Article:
Given the massive asymmetry of power and our location, our national defense is best achieved by giving weight to international diplomacy and use of multilateral instruments rather than maintenance of large military forces.
The model most efficacious in terms of safeguarding our national sovereignty is that of Singapore, not that of Taiwan.
Management of the India-Sri Lanka relationship through regular high-level interactions during Eelam War IV did more for national defense (defined as protection from foreign invasion or coercion) than any expenditures on weapons and men.
This is not to deny the value of effective and properly trained police units of maintaining internal peace or of coast guard units to ensure security of shipping and the exclusive economic zone.
The current confusion of roles and training yields sub-optimal results.
Understandingthe contribution a competent foreign service can make to national defense in a small country like ours will yield significant benefits.
Sadly, our embassies are today seen mostly as providers of protocol services and familiar foodfor the powerful and connected away from home, or as sinecures for friends and family, with little weight being placed on effective execution of foreign policy objectives.
Law and order
Law and order in the abstract exhibitsthe qualities of a public good. Yet, in specific form, it does not satisfy the criteria of non-rivalry and non-excludability.
The massive and growing backlog of court cases, with only certain cases jumping the queue, shows that the use of judicial resources by one deprives others of those resources. Commercial arbitration is evidence that conflict resolution can be provided through market means.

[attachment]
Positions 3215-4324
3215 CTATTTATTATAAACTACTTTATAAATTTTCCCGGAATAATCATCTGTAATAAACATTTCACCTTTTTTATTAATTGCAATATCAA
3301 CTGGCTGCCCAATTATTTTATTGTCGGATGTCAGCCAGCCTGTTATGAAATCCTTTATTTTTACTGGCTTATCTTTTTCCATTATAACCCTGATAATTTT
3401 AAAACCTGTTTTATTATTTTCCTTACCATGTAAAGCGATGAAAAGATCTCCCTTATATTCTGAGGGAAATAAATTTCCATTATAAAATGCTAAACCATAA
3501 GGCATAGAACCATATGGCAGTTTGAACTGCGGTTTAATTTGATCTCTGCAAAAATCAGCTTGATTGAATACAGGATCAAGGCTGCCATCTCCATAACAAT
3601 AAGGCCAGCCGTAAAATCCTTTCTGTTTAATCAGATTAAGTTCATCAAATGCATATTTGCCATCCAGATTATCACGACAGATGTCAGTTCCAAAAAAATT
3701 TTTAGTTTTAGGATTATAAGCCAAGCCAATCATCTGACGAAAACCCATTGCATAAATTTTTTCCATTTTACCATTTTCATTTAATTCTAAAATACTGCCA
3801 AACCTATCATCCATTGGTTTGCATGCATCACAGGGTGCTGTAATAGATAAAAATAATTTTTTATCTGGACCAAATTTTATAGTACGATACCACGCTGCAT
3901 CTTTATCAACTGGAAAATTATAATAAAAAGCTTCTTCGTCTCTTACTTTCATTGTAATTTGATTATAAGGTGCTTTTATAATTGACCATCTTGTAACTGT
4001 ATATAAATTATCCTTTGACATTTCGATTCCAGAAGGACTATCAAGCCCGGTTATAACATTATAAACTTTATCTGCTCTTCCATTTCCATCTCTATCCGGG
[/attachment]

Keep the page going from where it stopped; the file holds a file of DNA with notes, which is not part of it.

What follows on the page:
Many farmers complain that the police provide no solutions for theft of agricultural produce, asking them to catch the thieves and bring them to the police. Large farms can self-supply by investing in security equipment and personnel.
The monied few enjoy the benefits of law and order while others are left out in the cold.
No political or economic theorist would argue that the state should not be engaged in the provision of law and order. Even extreme libertarians would see a role for the state in law and order.
In the same way that wars can be fought with mercenary troops and territory is ceded because the supply of the public good of national defense still requires the use of limited resources, in actual practice the supply of law and order does not pass the tests of a true public good.
The recent announcement by the responsible Minister that more than half the 80,000 personnel employed by the Sri Lanka Police are guarding politicians suggests that a tremendous misallocation of resources is responsible for the undersupply of the order component of law and order.
The hesitancy of the decision makers in successive governments to take on the legal mafia blocking court modernization is evidence of lack of appreciation of the significance of this core function of the state.
This neglect has broad economic ramifications, such as in the perceptions of high risks for investors as shown by the low Ease of Doing Business rankings.
Clear-eyed analysis of the way certain public goods (e.g., national defense in the period prior to 1987 and during Eelam War IV) were supplied, certain others such as law and order and undersupplied, and yet others (e.g., clean air in major cities) are not supplied at all, should provide guidance on priorities for state reform and optimal use of public funds.
When one firm or a few dominate supply of a good or service, output is restricted, quality is lowered, and prices arekept high. Many countries have competition laws and enforce measures to ensure monopolies are broken up and collusion among a few suppliers is made difficult.